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Page 411 - With thee conversing I forget all time ; All seasons and their change, all please alike. Sweet is the breath of morn, her rising sweet, With charm of earliest birds...
Page 282 - Of Nature's womb, that in quaternion run Perpetual circle, multiform, and mix And nourish all things ; let your ceaseless change Vary to our great Maker still new praise.
Page 411 - With this her solemn bird, and this fair moon, And these the gems of heaven, her starry train: But neither breath of morn, when she ascends With charm of earliest birds; nor rising sun On this delightful land; nor herb, fruit...
Page 256 - That for some vicious mole of nature in them, As, in their birth, (wherein they are not guilty, Since nature cannot choose his origin,) By their o'ergrowth of some complexion, Oft breaking down the pales and forts of reason...
Page 380 - And I will lay it waste: it shall not be pruned, nor digged; but there shall come up briers and thorns: I will also command the clouds that they rain no rain upon it.
Page 162 - O ! who can hold a fire in his hand By thinking on the frosty Caucasus? Or cloy the hungry edge of appetite By bare imagination of a feast?
Page 259 - Like Niobe, all tears; why she, even she, — O God ! a beast, that wants discourse of reason, Would have mourn'd longer, — married with my uncle, My father's brother, but no more like my father Than I to Hercules...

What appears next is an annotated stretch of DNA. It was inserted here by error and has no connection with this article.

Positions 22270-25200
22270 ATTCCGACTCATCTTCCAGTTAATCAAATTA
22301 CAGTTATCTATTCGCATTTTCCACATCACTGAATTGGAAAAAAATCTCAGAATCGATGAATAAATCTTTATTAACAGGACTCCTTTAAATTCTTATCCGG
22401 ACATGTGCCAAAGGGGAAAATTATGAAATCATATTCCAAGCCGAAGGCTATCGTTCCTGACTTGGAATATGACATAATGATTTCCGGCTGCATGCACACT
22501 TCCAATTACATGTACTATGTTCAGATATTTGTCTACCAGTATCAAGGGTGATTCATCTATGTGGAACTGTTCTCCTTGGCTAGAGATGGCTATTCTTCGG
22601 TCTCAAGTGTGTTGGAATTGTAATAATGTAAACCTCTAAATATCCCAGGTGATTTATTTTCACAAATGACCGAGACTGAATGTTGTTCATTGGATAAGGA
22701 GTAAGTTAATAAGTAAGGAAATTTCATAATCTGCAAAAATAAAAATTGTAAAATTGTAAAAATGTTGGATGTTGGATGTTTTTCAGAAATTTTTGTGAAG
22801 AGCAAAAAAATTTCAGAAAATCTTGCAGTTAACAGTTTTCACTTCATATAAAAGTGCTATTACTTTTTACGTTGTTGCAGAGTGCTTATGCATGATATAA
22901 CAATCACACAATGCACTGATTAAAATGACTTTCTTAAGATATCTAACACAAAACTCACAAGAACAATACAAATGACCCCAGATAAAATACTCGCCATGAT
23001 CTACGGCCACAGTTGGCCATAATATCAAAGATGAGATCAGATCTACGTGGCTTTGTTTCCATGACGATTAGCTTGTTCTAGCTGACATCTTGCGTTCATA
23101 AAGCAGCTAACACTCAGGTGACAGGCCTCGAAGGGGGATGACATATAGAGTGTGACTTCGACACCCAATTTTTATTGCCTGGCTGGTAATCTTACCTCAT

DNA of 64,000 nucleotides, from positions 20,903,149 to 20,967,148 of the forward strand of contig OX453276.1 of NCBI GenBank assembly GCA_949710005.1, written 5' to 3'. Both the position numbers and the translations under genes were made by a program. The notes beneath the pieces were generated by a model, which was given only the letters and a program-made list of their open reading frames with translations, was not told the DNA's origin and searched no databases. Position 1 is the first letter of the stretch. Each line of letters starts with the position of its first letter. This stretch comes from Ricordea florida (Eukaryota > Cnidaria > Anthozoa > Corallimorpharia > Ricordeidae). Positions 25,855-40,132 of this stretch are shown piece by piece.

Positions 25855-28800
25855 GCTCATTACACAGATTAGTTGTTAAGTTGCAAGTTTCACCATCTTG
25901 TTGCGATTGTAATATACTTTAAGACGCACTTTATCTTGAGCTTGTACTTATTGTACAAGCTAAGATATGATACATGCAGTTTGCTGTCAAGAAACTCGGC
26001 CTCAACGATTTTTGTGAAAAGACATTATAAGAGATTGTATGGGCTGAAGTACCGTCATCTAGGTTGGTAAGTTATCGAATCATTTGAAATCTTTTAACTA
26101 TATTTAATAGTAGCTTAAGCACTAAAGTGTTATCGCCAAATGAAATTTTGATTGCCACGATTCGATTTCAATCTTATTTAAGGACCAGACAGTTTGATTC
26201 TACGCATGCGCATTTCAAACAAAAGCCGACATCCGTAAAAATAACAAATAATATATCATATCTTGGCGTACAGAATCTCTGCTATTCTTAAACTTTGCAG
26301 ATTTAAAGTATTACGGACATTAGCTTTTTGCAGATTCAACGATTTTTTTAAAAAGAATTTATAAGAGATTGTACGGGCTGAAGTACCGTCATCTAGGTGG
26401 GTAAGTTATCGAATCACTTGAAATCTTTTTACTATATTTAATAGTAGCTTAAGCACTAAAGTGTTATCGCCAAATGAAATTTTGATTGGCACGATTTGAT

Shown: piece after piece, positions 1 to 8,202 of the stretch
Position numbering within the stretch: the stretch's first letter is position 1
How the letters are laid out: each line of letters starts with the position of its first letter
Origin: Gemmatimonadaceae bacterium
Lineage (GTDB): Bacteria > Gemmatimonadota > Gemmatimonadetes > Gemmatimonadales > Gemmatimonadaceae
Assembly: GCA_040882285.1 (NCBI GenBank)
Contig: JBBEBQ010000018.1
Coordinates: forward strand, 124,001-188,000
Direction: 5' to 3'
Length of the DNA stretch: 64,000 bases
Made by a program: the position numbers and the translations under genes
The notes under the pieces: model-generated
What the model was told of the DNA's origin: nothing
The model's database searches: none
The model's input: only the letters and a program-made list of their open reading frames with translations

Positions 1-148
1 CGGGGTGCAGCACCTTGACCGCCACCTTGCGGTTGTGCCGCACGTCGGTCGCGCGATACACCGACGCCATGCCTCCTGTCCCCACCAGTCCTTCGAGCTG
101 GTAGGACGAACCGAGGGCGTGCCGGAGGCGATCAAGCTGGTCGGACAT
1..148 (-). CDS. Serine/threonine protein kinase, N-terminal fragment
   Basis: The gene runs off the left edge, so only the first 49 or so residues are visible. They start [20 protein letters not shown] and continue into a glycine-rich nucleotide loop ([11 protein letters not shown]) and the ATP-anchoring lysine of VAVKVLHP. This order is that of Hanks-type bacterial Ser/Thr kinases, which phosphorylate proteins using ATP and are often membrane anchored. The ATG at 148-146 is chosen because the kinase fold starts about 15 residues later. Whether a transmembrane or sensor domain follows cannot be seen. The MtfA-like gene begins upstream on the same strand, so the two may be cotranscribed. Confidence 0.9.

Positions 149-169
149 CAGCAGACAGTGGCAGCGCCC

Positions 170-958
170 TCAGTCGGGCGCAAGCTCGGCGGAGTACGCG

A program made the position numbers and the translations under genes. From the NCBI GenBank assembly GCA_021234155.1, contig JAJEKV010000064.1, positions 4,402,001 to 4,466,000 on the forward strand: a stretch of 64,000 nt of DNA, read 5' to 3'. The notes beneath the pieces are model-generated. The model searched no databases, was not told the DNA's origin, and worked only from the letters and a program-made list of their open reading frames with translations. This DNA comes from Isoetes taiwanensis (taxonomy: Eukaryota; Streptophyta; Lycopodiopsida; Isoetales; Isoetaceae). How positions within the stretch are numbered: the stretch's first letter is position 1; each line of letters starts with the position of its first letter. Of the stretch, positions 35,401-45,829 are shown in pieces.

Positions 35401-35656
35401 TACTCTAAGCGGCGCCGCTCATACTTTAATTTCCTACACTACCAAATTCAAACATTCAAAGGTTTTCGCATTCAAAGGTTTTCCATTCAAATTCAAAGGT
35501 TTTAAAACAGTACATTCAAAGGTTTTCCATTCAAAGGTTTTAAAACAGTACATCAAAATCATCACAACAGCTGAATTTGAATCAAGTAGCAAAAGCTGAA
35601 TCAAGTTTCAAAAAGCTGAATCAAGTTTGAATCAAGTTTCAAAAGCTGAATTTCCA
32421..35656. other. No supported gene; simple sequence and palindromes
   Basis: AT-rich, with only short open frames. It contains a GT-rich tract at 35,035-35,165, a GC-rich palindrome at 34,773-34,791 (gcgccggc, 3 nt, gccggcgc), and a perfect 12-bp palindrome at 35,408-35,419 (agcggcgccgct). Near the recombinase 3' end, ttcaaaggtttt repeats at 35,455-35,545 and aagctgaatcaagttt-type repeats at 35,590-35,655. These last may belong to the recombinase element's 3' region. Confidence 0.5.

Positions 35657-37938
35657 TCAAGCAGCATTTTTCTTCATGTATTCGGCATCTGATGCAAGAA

Page 343 - The current, that with gentle murmur glides, Thou know'st, being stopp'd, impatiently doth rage ; But, when his fair course is not hindered, He makes sweet music with the enamel'd stones, Giving a gentle kiss to every sedge He overtaketh in his pilgrimage ; And so by many winding nooks he strays, With willing sport, to the wild ocean...
Page 239 - Poor naked wretches, wheresoe'er you are, That bide the pelting of this pitiless storm, How shall your houseless heads and unfed sides, Your loop'd and window'd raggedness, defend you From seasons such as these ? O, I have ta'en Too little care of this ! Take physic, pomp ; Expose thyself to feel what wretches feel, That thou mayst shake the superflux to them, And show the heavens more just.
Page 148 - Hurled headlong flaming from the ethereal sky With hideous ruin and combustion down To bottomless perdition, there to dwell In adamantine* chains and penal fire, Who durst defy the Omnipotent to arms.